For the next three days David and his family, along with a small group of local pastors and volunteers, visited the homes of every participant, as well as the homes of many healthy families in the village. “We kept three things in mind,” David says, of the visits, “Give nothing, lead nothing and promise nothing.”
At the end of three days, the widows came together to decide what they could do in each area with whatever resources they had. David left for home in America with a promise to return in a few months and help them form a plan, but in the meantime they had to work together to accomplish a few things with whatever resources they could muster.
When David returned just a few months later he was astounded at what he found. “The entire community had a different air about it,” he recalls. “Where there was litter and trash and homes barely standing on their own, there was a clean environment throughout the central village. Homes had been refreshed with new walls and many roofs had been repaired. Interiors were clean and bedding was hanging outside to be cleaned by the rays of the strong African sun. The projects extended beyond the homes of a few widows, the entire community had been transformed.”
One widow explained to David how the transformation took place. “We could think of nothing to do after your visit,” David was told. “So we decided to clean our homes. Then others near us began to clean their homes, and some planted gardens, and we began to exchange food and sell some small things at the market.”
The Birth of OPOS
From this, the die for Village Care International and its pilot program, OPOS, was cast. David wrote a short guidebook called Basic Home Practices and in it defined a series of questions and community definitions gleaned from this 2005 meeting. The Practices were divided into five categories that define all healthy communities around the world: Sanitation, Nutrition, Health, Education and Economic Security.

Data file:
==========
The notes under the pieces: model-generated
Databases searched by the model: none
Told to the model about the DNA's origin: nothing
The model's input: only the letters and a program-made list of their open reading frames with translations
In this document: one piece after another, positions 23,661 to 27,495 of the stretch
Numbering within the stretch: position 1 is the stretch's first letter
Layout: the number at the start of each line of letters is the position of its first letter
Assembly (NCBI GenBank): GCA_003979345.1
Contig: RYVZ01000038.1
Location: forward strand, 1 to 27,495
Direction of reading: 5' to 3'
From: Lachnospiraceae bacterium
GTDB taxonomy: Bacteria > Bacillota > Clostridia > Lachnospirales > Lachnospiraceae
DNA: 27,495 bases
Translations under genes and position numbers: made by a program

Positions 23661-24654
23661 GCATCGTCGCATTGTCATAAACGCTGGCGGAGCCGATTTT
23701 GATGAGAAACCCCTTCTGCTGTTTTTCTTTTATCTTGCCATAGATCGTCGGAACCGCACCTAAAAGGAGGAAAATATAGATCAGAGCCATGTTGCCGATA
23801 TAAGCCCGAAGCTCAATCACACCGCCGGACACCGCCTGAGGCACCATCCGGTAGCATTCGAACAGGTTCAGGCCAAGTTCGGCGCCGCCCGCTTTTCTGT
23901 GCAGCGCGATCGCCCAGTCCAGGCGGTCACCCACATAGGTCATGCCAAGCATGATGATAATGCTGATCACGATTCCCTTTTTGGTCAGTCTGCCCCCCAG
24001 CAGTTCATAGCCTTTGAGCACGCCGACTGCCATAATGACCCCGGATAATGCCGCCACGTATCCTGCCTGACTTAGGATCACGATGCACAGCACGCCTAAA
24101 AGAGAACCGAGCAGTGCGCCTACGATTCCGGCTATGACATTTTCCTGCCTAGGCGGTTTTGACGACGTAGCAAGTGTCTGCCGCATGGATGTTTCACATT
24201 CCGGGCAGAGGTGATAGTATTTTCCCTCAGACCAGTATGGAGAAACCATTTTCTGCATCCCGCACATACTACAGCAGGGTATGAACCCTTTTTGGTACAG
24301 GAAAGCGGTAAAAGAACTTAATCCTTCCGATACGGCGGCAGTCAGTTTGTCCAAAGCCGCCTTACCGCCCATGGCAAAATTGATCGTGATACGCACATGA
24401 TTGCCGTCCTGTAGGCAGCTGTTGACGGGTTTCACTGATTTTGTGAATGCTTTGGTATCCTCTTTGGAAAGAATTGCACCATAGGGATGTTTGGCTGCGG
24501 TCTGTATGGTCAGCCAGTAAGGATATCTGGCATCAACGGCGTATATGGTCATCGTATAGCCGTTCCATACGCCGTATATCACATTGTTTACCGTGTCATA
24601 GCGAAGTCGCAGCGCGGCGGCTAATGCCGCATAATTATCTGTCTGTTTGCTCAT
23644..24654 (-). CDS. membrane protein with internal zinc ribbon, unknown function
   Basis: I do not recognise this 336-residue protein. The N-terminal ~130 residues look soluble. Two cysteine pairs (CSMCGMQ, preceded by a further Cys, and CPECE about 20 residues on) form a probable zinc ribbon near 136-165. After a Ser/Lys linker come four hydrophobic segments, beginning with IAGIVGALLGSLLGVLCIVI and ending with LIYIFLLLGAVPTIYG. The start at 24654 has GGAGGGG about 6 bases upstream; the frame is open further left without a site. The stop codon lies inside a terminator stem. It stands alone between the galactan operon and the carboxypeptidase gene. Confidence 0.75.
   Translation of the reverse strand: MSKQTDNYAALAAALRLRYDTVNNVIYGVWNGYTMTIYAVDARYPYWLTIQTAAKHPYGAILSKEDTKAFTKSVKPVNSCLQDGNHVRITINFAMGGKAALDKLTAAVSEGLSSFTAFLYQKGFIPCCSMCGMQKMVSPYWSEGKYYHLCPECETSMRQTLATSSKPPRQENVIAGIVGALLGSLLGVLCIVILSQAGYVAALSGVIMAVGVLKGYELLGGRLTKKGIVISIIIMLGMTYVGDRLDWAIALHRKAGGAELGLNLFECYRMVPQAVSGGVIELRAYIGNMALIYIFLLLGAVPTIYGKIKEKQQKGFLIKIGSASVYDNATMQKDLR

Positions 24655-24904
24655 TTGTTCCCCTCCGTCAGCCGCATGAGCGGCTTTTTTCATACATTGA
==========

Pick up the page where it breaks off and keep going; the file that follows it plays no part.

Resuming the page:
HELP US CHANGE LIVES FOREVER
Through OPOS — an acronym for Outcomes, Practices and Open Space — villages across Africa define, design and implement their own ways of achieving the five Practices in order to create a more healthy community. And the results are impressive. To date, the multi-level program, implemented entirely by VCI-sponsored African facilitators, thrives in more than 800 villages across nine different African countries. From it sanitation, health and education have improved dramatically. Businesses have been launched. Countless orphans and vulnerable families have been sheltered, fed and loved. More importantly Village Care is replicating rapidly from village to village without initiation by our organizational leaders.
Essentially, Village Care has succeeded in accomplishing in just a few short years what others have failed to do in 50 years,” David says. “All because we tried something completely out of the box and backwards and by understanding that the catalyst necessary to effect change is to allow people’s natural capacity to solve their own problems emerge. Once they understand this all we have to do is stand back and stay out of their way.”